In my home, the last few years have been a journey through a number of alternatives in regards to homeschool curriculum. The spectrum is wide. We have used McGuffey Readers and explored the Waldorf Method; sought to use principles from the Robinson Curriculum and resources from Christian Liberty Press; reviewed Tapestry of Grace and Sonlight. The Ron Paul Curriculum is becoming increasingly practical and Charlotte Mason always has helpful resources.
Thanks to my wife, each of these and more are thoroughly researched. She provides me with the cliff notes and the two of us work together to apply what we have learned. I mentioned last time that once or twice a year, she and I reexamine our homeschool curriculum and routine. We do this for two primary reasons. First, it serves as a checkpoint to determine how we are tracking overall. Second, it enables us to pause and discuss what we have learned over the past year.
Educating your children becomes an education for parents. This of course could refer to learning content through teaching, but I am referring to a broader scope. The whole business of homeschooling is a learning experience for mom and dad. It is much like parenting in general – one big experiment. Let’s face it, we are always messing up. Hence, we must maintain a ruthless commitment to course correction. This means an equally ruthless commitment to humility.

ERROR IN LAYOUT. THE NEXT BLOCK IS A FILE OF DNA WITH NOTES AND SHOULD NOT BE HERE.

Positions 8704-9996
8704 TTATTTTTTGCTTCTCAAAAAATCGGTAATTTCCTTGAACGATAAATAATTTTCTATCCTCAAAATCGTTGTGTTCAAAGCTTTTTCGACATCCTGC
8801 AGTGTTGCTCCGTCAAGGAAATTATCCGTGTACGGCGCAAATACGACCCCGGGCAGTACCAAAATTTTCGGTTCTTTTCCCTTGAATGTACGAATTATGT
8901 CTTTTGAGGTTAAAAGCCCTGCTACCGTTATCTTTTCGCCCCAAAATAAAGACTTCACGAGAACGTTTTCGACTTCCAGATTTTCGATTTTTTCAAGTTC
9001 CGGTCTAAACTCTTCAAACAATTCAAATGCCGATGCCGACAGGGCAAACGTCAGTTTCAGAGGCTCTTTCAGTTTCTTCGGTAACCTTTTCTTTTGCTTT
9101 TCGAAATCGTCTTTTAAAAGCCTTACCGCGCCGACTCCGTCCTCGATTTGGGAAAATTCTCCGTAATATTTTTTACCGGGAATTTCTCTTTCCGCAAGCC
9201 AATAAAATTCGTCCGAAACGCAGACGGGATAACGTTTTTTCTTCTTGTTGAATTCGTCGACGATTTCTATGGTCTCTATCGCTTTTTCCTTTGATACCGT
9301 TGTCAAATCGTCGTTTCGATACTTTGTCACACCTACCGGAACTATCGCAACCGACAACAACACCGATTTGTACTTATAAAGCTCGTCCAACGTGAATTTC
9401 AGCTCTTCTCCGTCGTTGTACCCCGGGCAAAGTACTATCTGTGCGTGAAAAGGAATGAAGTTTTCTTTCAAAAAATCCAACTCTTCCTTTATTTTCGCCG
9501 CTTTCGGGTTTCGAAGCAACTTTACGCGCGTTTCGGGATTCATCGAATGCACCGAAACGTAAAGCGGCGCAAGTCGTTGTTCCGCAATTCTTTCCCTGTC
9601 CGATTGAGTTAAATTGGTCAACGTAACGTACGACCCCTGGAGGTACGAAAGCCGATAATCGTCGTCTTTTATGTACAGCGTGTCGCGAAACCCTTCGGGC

Educating your children is an act of faith just as is parenting in general. You do not see the immediate results of your choices. The only certainty to be had is that you know in all of it, you are wrong about some things and most likely lots of things.
This is why it is all an exercise in faith. You believe that a certain curriculum, methods and environment will produce the desired learning results for your children. This is only evidenced over long periods of time. So, you act in faith.
It is because of this that the guiding, faith-principles of your child’s education are all-important. It is not the end of the world if you child’s intellectual and academic achievements fall short of a desired standard. If he still struggles in mathematics at eighteen, his future will not be wholly derailed.
Yet, if he has not gained wisdom, then all of his education was for naught. Why? Because his applied knowledge is out of line with God’s prescription for a righteous life.
As Christians this certainly means that scripture should be a center-point for our child’s curriculum. But it means more than this. It means we should be completely self-conscious in our Biblical presuppositions and seek to subject each and every discipline in our child’s curriculum to them. These presuppositions are first principles that guide as content and curriculum are fleshed-out and education is facilitated.
Sometimes this will dictate what curriculum you chose. It will also dictate the way you chose to teach it. In regards to the former, the sheer volume of choices today is dizzying. This is a good thing. It is going to get better. Families are unique. Their circumstances are unique. Each individual parent and child is equipped with unique strengths and experiences. Why wouldn’t each family have a unique approach? Why would they not make use of different curriculums, forums and methods?
This is the beauty. One size does not fit all. Access to information and tools today is astounding. Thankfully, we have more opportunity for customization to meet all of these unique needs and contexts.
To whom much is given, much is required (Luke 12:48). We have the plethora of options. We also have the task of making choices and applying the available curricula and tools to our unique situation. Planning can be difficult and time consuming. It requires energy and extreme future-orientation.